Banks Arcade “Future Lovers”

‘Step into the dark, don’t be afraid’ is a repeating refrain over the first few moments of Banks Arcade debut album Future Lovers.

The Melbourne/New Zealand quartet’s debut album has been crafted through relocation, illness and a desire to make history.

After the fantastic success of EP Fever Dreams and the single Chosen, the question is what does the future hold for the band that while sitting in the metalcore camp, infuses hip hop, dance and atmospherics throughout their music in liberal doses.

Freaks is a oppressive heavy doom riff of a track with those hip hop rhymes over the top before Fake Your Death literally runs faster than a greyhound out of the traps as a head bobbing hip hop swirl arrives before exploding into a electro metal blast.

Banks Arcade mix the styles naturally well, even when venturing into guitar harmonies akin to classic rock bands such as in Smile, they still keep that metalcore and hop hop swagger.

Vocalist Joshua O’Donnell manages the different deliveries exceptionally well however in tracks like Spark you can hear the emotional range and pain as he screams Can’t Be Saved or on the melancholy Be Someone as the songs supernovas into a crescendo of wails of Be Someone.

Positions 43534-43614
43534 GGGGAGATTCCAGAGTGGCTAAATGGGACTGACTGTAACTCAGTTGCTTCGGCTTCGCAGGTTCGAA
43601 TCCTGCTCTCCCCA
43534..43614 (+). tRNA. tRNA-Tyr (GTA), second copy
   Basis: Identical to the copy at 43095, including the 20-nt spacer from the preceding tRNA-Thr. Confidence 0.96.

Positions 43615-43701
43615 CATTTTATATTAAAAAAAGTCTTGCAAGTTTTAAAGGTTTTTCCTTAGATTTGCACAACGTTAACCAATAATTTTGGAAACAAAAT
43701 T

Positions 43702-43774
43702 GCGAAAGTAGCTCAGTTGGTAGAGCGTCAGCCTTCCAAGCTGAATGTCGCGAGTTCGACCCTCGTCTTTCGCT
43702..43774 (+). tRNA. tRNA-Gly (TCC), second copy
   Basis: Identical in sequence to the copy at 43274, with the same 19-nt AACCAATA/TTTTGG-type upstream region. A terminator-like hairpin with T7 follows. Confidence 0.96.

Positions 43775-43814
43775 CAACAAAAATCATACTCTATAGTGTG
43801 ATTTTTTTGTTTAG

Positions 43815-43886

The ability to paint the dynamics onto the their songs is the bands greatest gift. Experience how System Failed and Medicine sound on your speakers at high volume to really feel the texture of the tracks.

The album closes with Wine, almost a pop song at first however as you go on the journey with O’Donnell you understand its much deeper and emotional meaning. ‘The sad thing about tonight is I already know the end’ sings the vocalist with the resignation of a forlorn and defeated hero.

Future Lovers is an apt title for the album and for a band that mixes their influences with their natural talent. A love of bearing their soul within a different set of styles has created a unique, deep and wonderfully cathartic album. They step into the dark and through that find the light towards the future, who wouldn’t love that?

Album Review By Iain McCallum

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